The Day Will Come – Der dommer en dag (2016)
Directed by: Jesper W. Nielsen | 120 minutes | drama | Actors: Lars Mikkelsen, Sofie Gråbøl, Harald Kaiser Hermann, Albert Rudbeck Lindhardt, Laurids Skovgaard Andersen, Lars Ranthe, Søren Sætter-Lassen, David Dencik, Sonja Richter, Solbjørg Højfeldt, Claus Maack Bahnsen, Martin Hempel Barkholt, Jakob Oskar Barkholt B. Engmann, Frede Frimand
Orphanages and boarding schools must be almost hell on earth. At least, if your frame of reference does not extend beyond the film world, you can’t help but draw that conclusion. With the surprising and pleasant exception of ‘Ma vie de Courgette’ (2016), in which the misery takes place just outside the walls of the boarding school, all orphanages are the territories of sadistic power-hungry people who impose their will on defenseless and vulnerable children with a heavy hand. The latest shoot on the tree is ‘The Day Will Come’ (2016), a Danish drama directed by Jesper W. Nielsen (‘Borgen’). The story is based on the testimonies of mistreatment and abuse in no fewer than nineteen Danish youth institutions in the 1960s, including the Godhavn Institute, which symbolized the Gudbjerg orphanage where the film is set. The boys who end up here are subjected to all forms of abuse: there are teachers with loose hands, a night watchman with pedophile tendencies, the boys are regularly pitted against each other and the director (Lars Mikkelsen) rules with an iron hand and does not shy away from it. blow back yourself from the parts. Not the ideal place for a carefree childhood, shall we say. Every form of zest for life, self-confidence and belief in humanity and itself is brutally beaten out of these delicate souls.
Poor Erik (Albert Rudbeck Lindhardt) and Elmer (Harald Kaiser Hermann). Because their mother (Sonja Richter) is seriously ill and can no longer care for them – their father hanged himself a few years earlier – the brothers are sent to the Gudbjerg Institute in the Danish countryside. The days when they could play pranks are definitely over. Anyone who even with a small toe out of step is immediately corrected with a heavy hand. Erik, the eldest of the two brothers, has not caught his eye and has difficulty adapting to director Heck’s regime. His brother Elmer, a boy with a rich imagination but hindered by a club foot, has a hard time because of his disability. His dream of becoming an astronaut is met with laughter and a beating: how dare he speak so much nonsense?! The only teacher to keep her hands to herself is newcomer Lillian Hammersköj (Sofie Gråbøl from ‘The Killing’), who watches with sorrow as the boys are mistreated, but is afraid to take action. What keeps Elmer and Erik going is the knowledge that they can go home once their mother is better. But that day is very long in coming… Until one day that dreaded phone call comes: Mother has passed away and their whistling uncle (Paw Henriksen) is unable to take care of the boys. Due to the frustrations that have arisen, things in the orphanage get seriously out of hand. Erik and Elmer fear that they will be doomed to the reign of terror of Heck and his associates for days to come.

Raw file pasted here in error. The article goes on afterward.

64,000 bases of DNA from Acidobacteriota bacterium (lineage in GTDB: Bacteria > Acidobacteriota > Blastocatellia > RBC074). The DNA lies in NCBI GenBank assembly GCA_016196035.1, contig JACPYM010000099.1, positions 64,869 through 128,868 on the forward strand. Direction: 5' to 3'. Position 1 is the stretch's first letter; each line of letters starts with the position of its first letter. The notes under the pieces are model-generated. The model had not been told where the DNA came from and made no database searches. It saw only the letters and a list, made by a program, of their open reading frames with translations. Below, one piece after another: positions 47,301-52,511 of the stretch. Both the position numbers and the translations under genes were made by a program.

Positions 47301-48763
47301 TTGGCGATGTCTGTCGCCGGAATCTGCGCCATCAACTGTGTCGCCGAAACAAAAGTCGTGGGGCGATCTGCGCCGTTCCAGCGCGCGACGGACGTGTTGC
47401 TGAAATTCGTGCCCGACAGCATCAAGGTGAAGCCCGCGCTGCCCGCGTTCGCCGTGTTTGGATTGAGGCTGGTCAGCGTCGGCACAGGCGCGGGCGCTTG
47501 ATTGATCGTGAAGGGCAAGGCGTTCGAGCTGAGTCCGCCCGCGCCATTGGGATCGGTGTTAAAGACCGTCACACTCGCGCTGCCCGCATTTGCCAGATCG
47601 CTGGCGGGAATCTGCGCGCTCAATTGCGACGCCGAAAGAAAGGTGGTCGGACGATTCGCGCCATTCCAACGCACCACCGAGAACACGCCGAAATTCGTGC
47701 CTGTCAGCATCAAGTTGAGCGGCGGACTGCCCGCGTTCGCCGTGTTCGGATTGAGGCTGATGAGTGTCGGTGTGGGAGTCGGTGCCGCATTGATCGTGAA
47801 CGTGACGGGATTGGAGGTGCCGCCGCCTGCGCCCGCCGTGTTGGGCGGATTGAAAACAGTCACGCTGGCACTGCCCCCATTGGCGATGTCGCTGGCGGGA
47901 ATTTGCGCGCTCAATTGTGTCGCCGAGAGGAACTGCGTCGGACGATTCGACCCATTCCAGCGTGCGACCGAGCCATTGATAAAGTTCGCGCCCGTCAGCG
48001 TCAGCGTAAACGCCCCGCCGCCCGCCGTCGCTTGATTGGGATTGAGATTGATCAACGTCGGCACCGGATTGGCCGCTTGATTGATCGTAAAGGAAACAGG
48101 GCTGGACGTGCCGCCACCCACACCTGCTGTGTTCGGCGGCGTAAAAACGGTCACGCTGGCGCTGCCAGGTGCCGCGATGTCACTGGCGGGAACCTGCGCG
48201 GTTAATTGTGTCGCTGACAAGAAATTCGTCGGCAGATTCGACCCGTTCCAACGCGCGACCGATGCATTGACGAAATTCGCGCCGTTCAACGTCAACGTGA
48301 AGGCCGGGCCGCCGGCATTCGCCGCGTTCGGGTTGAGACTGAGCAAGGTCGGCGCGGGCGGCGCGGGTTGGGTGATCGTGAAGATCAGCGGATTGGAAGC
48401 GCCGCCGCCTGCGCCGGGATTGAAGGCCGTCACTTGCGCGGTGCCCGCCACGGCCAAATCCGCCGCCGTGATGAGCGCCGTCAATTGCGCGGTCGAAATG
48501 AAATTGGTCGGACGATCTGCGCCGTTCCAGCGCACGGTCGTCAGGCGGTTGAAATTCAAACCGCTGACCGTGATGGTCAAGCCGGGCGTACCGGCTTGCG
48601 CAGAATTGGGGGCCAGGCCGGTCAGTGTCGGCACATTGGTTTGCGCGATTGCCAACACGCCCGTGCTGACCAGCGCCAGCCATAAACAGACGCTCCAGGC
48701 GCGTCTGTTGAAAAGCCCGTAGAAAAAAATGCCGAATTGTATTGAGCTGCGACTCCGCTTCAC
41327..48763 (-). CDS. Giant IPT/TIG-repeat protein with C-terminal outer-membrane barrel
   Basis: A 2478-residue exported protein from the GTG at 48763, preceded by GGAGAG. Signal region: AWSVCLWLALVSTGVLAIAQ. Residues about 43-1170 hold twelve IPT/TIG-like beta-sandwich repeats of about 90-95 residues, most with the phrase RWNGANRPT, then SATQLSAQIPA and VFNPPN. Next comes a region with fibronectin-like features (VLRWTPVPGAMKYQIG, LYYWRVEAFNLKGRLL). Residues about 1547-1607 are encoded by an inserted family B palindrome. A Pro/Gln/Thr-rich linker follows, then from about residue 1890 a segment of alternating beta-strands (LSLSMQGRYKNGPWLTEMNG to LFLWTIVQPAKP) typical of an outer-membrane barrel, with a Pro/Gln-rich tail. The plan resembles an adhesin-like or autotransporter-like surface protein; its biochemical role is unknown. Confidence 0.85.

Movies like this one often follow the same line: the situation in the orphanage keeps getting worse, until there is no prospect of a rosy ending. Every ray of hope for a better life is brutally crushed, until eventually (usually) a lifebuoy arrives, at least for some of the victims. ‘The Day Will Come’ – original title ‘Der kommer en dag’ – also follows that classic line. What distinguishes the film most strikingly is that the developments surrounding the boys are mirrored in the ‘Space Race’, the journey of the Apollo 11 to the moon, which was in full swing in the late 1960s. Dreamer Elmer is initially thought to be crazy when he says that trips to the moon are possible in the not too distant future; his fascination with space travel takes a few weird leaps towards the end, when the boy in a self-made astronaut suit climbs into a tower to reach for the moon – in the ultimate desperate attempt to escape his plight. There Nielsen and screenwriter Søren Sveistrup go off the rails, but otherwise ‘The Day Will Come’ is a meticulously crafted drama with strong acting performances by Lars Mikkelsen in particular (who is a caricatured character on paper, with only a few glances, traces of humanity) and the very young Harald Kaiser Hermann, who manages to capture the bitter misery as well as the childlike innocence and fantasy at a glance.
‘The Day Will Come’ is confrontational and oppressive and it is all the more poignant that the story is based on true events. Although the film follows a familiar route, the parallel drawn with the developments in space travel offers an opportunity to distinguish itself from other films in this genre. The rock-solid production and great acting cannot hide the fact that some boards are missed at the end. Nevertheless, a fine example of craftsmanship from Denmark.